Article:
Enterprises that have implemented bring-your-own-device policies are at increased risk of cybercrime and data loss, most often because of their insufficient endpoint security and control measures. On mobile devices, employees typically access less secure consumer cloud services and engage in unsafe password practices, which accounts for a large portion of all BYOD-related risk. Endpoint software that provides visibility into exactly what is running on a device can help IT departments to understand and eventually address their vulnerabilities.
BYOD is a popular way for executives and workers to access sensitive corporate data on their personal smartphones, tablets and laptops. A recent ZDNet survey discovered that nearly nine in 10 Australian businesses have granted some of their senior IT staff members access to critical company information via their own BYOD devices, while 57 percent stated that they had provided it to at least four-fifths of their leadership. Even in the case of newer and less privileged staff, 64 percent had provided BYOD access, although company financial information was typically blocked from all but the most senior workers.
While BYOD devices and usage are proliferating, many of these organizations have not implemented proper endpoint management strategies to secure their increasingly mobile workflows. Nearly half of respondents stated that their companies did not have BYOD policies, and only 17 percent confirmed that their practices were ISO 27001 certified.
Passwords may be the greatest risk to safe BYOD
For companies that had taken steps to secure BYOD usage, acceptable use policies and passwords were the most popular measures. However, passwords may represent a unique and critical vulnerability in BYOD implementations, since users often reuse passwords that are not sufficiently complex. In an interview with CIO Magazine’s Tom Kaneshige, former Federal Trade Commission executive Paul Luehr asserted that while enterprises with BYOD initiatives certainly face heightened external risk from hackers, the greatest risk may be internal.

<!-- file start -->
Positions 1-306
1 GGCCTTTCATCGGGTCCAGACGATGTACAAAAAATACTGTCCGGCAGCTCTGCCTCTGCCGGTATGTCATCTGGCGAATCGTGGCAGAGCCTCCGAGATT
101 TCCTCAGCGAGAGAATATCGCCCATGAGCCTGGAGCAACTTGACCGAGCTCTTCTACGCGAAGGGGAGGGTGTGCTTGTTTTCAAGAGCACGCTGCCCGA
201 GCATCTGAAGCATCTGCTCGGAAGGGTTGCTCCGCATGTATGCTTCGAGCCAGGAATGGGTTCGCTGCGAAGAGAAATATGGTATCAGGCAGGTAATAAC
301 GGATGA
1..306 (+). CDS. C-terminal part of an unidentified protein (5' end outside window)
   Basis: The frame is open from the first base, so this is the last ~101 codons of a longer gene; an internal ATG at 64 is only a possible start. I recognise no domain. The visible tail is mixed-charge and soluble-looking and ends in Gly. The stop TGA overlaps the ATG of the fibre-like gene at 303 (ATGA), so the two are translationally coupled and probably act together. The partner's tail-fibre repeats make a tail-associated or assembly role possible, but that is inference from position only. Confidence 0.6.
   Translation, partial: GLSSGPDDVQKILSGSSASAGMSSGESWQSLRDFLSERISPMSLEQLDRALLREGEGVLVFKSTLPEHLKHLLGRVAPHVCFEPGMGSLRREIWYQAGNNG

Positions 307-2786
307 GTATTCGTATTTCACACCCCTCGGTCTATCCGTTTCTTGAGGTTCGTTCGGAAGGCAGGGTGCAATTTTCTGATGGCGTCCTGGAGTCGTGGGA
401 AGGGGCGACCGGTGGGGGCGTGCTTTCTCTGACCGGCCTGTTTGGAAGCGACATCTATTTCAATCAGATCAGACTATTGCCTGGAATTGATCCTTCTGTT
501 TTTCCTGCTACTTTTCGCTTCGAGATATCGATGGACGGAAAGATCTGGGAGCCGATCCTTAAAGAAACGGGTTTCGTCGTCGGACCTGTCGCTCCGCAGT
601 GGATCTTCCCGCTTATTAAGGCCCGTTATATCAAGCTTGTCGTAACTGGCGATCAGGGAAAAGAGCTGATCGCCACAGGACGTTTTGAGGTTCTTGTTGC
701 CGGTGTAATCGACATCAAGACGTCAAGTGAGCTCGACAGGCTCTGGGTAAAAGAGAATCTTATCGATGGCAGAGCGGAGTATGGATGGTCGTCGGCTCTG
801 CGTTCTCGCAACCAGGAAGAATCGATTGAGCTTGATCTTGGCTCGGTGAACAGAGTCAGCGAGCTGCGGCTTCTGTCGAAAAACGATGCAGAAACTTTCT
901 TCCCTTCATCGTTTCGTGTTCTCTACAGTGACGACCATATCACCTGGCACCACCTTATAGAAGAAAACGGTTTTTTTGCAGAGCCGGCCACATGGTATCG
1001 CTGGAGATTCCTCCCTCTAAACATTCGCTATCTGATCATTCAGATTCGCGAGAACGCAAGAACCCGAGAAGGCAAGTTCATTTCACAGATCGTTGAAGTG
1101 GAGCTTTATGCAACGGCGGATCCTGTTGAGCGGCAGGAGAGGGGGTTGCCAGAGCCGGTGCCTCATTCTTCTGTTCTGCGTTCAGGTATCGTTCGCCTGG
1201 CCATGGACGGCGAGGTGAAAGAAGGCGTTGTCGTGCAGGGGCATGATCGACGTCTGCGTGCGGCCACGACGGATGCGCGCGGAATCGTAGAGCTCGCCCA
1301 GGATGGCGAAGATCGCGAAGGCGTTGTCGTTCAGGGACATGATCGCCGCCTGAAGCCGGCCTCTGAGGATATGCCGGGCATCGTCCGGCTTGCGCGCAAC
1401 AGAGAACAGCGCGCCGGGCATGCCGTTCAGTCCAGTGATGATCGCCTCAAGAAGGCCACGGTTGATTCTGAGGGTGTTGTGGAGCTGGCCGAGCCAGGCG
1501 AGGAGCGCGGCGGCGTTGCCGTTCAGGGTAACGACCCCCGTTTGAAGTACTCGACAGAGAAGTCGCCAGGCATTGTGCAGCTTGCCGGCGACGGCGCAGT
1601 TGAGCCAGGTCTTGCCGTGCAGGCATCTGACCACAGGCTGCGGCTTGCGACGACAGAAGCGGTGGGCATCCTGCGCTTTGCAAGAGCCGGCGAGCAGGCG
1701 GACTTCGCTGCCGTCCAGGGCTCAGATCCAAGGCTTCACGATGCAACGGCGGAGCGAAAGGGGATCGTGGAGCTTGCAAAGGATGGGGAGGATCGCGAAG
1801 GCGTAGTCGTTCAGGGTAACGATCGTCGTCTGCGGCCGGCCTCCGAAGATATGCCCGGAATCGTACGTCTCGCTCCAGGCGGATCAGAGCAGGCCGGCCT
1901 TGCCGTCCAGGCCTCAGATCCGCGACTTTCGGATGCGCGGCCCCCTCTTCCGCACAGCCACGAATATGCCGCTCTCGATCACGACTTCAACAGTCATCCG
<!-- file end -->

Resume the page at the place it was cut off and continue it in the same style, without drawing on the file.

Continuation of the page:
“The most common way BYOD policies affect data security and breaches is in the cross-pollination of passwords,” Luehr told Kaneshige. “A person is probably using the same or very similar password as the one they use on their home devices.”
Disgruntled employees, who often leak critical data after being let go, are prime risks for companies that have permitted BYOD, noted Luehr. As a result of BYOD, the distinction between home and the workplace is disappearing, and employees may now feel empowered to engage in relatively risky behavior like using social media on corporate networks, as a prelude to eventually sharing information either carelessly or willfully via cloud services. Comprehensive endpoint security is a necessity for preserving BYOD-induced productivity gains in the face of these threats.